Plant Health

Use good soil

Having good soil for plants and turf is one of the best methods to reduce the need for irrigation. Mix organic compost at least 6-inches down. For established lawns, use compost instead of fertilizer to enrich the soil. Castle Rock soil is primarily made up of clay which prevents good water absorption.

Use mulch

Put a layer of mulch around trees and plants to reduce evaporation and keep the soil cool. Organic mulch also improves the soil and prevents weeds.

Mow high

Adjust your lawn mower to the height of 2.5 inches or higher. Taller grass shades roots, holds soil moisture better and builds healthier grass. Remember to sharpen your mower blade to reduce the chances of disease.

Mulch your clippings

Leave lawn clippings on your grass which cools the ground and holds in moisture.

Aerate your lawn

Annual aeration allows oxygen and water to reach the roots, strengthening the root structure.

Use minimal fertilizer

While fertilizers promote plant growth, they also increase water consumption. Apply the least amount of fertilizer needed and use organic materials. A major contaminant in our streams and reservoirs is excess fertilizer.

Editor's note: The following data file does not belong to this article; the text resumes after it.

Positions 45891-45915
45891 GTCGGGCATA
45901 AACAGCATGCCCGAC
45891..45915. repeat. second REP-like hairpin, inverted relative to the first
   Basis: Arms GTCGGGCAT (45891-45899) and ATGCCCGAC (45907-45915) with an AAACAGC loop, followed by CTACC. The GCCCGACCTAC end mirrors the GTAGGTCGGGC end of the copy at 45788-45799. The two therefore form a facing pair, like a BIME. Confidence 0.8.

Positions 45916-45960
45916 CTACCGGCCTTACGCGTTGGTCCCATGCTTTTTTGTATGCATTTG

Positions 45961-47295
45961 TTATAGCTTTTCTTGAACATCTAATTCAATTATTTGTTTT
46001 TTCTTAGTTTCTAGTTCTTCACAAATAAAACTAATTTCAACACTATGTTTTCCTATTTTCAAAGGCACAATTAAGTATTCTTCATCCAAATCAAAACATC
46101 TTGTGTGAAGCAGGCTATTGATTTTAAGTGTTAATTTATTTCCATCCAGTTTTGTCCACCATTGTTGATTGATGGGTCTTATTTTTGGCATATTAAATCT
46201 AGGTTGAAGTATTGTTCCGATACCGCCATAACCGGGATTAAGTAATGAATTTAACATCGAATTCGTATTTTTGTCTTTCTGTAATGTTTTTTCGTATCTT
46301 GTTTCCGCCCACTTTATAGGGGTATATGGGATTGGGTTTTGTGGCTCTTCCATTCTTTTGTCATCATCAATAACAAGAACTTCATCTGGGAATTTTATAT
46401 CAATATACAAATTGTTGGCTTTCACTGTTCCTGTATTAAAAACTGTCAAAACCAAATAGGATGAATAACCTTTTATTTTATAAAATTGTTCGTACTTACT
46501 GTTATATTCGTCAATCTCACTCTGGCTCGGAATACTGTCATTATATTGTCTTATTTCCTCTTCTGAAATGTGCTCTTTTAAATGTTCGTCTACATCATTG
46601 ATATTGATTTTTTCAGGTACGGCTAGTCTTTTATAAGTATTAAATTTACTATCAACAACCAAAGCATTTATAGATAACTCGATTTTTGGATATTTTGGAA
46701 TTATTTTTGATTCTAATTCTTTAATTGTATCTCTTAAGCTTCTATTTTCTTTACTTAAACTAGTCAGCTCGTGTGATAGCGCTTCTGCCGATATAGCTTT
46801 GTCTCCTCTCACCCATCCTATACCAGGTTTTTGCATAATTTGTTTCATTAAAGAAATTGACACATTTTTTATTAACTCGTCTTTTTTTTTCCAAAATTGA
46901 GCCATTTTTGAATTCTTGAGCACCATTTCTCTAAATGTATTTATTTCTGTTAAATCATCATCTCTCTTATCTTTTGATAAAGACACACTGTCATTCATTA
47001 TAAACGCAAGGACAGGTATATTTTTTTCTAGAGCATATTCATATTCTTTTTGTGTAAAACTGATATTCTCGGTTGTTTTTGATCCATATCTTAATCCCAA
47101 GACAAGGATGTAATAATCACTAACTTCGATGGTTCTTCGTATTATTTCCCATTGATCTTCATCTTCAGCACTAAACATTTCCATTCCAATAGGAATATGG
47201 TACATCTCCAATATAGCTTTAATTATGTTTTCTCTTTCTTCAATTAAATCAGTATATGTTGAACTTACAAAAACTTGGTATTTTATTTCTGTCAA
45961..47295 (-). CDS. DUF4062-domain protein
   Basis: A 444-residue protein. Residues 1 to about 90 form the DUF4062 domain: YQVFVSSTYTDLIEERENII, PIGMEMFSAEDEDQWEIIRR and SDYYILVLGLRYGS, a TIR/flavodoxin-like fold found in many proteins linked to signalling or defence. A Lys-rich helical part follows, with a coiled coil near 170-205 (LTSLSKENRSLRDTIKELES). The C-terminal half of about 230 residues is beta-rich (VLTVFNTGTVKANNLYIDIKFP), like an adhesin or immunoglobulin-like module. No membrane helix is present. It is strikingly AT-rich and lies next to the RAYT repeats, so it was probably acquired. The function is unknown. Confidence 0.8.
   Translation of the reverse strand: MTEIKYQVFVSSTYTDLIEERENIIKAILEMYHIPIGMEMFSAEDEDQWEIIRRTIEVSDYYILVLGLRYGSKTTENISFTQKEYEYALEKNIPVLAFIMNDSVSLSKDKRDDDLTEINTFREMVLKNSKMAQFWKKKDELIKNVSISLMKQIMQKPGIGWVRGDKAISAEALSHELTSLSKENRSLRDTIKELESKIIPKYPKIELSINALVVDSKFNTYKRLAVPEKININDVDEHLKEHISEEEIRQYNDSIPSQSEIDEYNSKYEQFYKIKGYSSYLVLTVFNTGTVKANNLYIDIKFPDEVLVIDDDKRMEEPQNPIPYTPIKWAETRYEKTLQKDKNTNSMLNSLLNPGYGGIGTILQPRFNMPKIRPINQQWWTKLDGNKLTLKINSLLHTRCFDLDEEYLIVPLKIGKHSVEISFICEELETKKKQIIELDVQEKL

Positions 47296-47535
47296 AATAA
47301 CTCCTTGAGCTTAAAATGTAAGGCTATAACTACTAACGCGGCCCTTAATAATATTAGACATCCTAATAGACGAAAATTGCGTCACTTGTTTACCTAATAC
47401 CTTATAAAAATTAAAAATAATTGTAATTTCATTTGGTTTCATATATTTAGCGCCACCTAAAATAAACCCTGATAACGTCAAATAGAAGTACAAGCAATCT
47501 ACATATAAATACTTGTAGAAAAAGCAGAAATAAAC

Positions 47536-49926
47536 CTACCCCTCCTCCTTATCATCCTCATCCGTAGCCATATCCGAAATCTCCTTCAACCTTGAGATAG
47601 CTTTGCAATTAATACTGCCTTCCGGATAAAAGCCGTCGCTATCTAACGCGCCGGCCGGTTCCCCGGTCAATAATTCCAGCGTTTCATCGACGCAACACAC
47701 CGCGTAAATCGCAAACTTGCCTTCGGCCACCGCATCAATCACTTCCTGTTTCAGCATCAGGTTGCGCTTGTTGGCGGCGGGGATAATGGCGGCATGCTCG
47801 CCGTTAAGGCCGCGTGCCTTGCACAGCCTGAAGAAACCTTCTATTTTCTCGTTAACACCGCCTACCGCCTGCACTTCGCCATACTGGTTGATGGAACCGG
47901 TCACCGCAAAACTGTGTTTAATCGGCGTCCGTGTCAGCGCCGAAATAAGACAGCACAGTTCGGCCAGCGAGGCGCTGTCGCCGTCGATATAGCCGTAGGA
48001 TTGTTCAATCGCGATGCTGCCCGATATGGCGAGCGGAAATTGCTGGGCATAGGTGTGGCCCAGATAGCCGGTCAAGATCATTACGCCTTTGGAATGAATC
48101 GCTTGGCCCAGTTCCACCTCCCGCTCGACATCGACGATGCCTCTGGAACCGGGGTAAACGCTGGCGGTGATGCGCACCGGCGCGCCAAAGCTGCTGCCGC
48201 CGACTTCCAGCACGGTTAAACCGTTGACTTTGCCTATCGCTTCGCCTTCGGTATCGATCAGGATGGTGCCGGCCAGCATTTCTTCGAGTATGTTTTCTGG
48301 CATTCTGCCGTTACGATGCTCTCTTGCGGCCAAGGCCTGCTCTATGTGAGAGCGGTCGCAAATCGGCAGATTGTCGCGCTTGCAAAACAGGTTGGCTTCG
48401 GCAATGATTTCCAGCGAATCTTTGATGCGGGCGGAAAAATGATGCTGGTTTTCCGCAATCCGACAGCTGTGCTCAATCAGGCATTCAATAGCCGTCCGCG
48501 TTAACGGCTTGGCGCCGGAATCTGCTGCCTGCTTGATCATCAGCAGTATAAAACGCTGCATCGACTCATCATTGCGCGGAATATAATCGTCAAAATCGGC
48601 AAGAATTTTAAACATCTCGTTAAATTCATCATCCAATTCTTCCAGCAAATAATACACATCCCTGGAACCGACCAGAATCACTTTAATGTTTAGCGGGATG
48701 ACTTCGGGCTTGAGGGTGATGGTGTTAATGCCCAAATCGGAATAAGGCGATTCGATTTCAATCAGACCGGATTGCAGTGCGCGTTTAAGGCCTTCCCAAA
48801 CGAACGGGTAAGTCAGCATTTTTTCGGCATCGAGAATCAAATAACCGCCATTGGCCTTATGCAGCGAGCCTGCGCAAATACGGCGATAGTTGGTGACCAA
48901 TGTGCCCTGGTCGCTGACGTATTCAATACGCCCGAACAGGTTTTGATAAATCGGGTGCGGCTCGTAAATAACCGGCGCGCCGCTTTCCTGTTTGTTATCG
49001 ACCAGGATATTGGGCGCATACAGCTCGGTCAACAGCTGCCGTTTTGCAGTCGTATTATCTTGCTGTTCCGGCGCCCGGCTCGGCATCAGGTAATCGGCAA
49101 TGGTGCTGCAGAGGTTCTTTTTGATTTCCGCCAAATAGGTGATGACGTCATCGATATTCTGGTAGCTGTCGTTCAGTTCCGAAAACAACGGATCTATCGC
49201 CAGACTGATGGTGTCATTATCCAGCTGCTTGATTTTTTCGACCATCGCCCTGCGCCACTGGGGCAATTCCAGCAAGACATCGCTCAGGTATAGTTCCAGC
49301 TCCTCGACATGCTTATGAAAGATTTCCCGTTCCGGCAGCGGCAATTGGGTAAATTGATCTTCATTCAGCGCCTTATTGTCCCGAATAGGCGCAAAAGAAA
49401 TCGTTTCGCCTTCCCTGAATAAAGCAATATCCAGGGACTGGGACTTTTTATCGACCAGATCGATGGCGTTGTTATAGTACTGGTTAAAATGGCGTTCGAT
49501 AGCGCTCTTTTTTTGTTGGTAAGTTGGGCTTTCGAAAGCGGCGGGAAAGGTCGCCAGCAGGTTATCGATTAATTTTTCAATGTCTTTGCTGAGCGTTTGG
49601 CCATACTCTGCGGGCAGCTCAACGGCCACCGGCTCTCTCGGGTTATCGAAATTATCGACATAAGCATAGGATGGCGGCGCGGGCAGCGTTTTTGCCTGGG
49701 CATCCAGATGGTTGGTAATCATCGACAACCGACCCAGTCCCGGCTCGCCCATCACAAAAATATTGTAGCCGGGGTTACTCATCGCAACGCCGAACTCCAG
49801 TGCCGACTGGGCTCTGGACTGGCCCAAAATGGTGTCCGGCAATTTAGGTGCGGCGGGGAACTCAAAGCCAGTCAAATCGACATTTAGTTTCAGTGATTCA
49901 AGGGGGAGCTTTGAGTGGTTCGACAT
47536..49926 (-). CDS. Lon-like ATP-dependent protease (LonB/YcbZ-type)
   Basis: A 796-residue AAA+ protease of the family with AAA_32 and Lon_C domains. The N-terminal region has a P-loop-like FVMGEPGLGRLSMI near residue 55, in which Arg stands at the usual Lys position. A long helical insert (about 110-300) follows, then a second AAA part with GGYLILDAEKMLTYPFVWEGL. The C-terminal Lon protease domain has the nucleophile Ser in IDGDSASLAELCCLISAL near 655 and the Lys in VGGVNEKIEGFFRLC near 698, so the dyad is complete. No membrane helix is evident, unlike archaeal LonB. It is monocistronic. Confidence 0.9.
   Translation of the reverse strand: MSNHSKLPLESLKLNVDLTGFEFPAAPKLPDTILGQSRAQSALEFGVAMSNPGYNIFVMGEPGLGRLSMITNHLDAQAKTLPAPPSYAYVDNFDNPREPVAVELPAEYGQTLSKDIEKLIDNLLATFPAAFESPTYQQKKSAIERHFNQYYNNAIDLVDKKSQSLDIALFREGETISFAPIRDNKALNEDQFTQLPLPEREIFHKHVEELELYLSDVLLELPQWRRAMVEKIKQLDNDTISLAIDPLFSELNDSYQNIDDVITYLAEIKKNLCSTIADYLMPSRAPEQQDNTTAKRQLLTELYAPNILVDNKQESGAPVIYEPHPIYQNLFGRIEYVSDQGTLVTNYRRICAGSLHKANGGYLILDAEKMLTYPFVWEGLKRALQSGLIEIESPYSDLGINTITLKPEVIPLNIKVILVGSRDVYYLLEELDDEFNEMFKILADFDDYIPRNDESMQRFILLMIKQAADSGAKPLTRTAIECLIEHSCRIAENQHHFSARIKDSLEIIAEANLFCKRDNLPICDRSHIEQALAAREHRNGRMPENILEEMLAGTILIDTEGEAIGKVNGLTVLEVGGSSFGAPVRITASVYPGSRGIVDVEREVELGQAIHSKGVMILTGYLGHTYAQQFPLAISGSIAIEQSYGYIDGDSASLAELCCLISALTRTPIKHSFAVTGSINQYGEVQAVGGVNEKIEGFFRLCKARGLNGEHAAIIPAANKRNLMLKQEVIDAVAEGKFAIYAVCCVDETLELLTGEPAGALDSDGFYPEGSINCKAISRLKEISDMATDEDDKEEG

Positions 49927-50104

Use alternative turf

If installing a lawn, select a lawn mix more suited for our Southwest climate. Look into other low-water options such as artificial turf, Buffalo grass and Dog Tuff.

Plant in groups

Allow a group of plants to create shade for the plant root systems and reduce evaporation. Planting in groups instead of rows also gives the illusion of a more robust plant. 

Weed regularly

Weed your lawn and planting beds regularly. Weeds compete with other plants for nutrients, sunlight and water.

Water only when necessary

If walking across the lawn leaves footprints (blades don’t spring back up), then it is time to water. Over-watering is the primary cause of poor plant health. Check out our Run Time Calculator to estimate your irrigation time.